Periodontal diseases are infections of the gums, which gradually destroy the support of your natural teeth. Plaque bacteria is the primary cause of gum disease in genetically susceptible individuals.
Those whom have been treated for periodontal conditions will need maintenance cleaning every 3 or 4 months to help preserve the bone architecture and promote optimal gum health.
Why is oral hygiene so important?
Adults over 35 lose more teeth to gum diseases, (periodontal disease) than from cavities with 75% being affected at some time in their life. The best way to prevent cavities and periodontal disease is by good tooth brushing and flossing techniques, performed daily.
To provide you with a better understanding of periodontics, we have provided the following multimedia presentation. Many common questions pertaining to periodontics are discussed.
Periodontal disease and decay are both caused by bacterial plaque. Plaque is a colorless film, which sticks to your teeth at the gum line. Plaque constantly forms on your teeth. By thorough daily brushing and flossing you can remove these germs and help prevent periodontal disease.
Periodontal diseases can be accelerated by a number of different factors including tartar development. If plaque is not carefully removed by daily brushing and flossing, it hardens into a rough, porous substance known as calculus (or tartar).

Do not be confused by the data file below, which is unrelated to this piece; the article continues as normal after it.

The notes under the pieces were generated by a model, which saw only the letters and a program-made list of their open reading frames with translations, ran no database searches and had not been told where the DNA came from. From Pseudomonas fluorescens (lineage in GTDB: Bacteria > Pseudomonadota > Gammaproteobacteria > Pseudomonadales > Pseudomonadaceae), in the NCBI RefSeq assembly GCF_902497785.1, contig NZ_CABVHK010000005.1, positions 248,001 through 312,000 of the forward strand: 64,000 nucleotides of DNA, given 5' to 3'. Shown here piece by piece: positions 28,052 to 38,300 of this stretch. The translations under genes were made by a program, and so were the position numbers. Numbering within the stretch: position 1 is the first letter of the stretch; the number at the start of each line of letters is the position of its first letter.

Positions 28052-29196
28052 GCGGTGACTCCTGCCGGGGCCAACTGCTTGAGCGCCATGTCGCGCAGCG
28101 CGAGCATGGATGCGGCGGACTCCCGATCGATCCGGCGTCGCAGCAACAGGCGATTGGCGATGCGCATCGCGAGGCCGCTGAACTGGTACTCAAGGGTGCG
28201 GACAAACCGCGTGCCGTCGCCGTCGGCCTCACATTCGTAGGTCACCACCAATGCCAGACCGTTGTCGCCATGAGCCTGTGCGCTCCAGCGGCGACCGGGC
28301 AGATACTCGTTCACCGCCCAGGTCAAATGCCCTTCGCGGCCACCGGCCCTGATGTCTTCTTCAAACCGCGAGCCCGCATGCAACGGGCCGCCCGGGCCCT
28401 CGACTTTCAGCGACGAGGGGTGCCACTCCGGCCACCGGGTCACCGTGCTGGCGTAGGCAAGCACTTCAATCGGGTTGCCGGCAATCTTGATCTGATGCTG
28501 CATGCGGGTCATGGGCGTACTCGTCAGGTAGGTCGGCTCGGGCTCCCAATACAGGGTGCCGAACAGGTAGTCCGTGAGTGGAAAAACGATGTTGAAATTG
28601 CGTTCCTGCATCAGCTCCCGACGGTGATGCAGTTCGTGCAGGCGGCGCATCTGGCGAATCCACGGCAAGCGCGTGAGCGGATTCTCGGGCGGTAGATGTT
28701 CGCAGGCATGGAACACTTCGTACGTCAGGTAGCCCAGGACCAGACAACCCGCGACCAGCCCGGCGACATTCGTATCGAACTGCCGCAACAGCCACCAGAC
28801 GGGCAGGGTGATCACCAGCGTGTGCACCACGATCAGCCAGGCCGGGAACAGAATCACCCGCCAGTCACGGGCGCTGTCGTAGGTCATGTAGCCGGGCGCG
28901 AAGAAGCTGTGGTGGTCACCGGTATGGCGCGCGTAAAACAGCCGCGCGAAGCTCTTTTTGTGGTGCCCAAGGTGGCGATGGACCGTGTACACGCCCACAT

Bacteria found in plaque produces toxins or poisons that irritate the gums, which may cause them to turn red, swell and bleed easily. If this irritation is prolonged, the gums separate from the teeth, causing pockets (spaces) to form. As periodontal diseases progress, the supporting gum tissue and bone that holds teeth in place deteriorate. If left untreated, this leads to tooth loss.
Other important factors affecting the health of your gums include:
- Clenching and grinding teeth
- Poor nutrition
Preventing Gum Disease
The best way to prevent gum disease is effective daily brushing and flossing as well as regular professional examinations and cleanings. Unfortunately, even with the most diligent home dental care, people still can develop some form of periodontal disease. Once this disease starts, professional intervention is necessary to prevent its progress.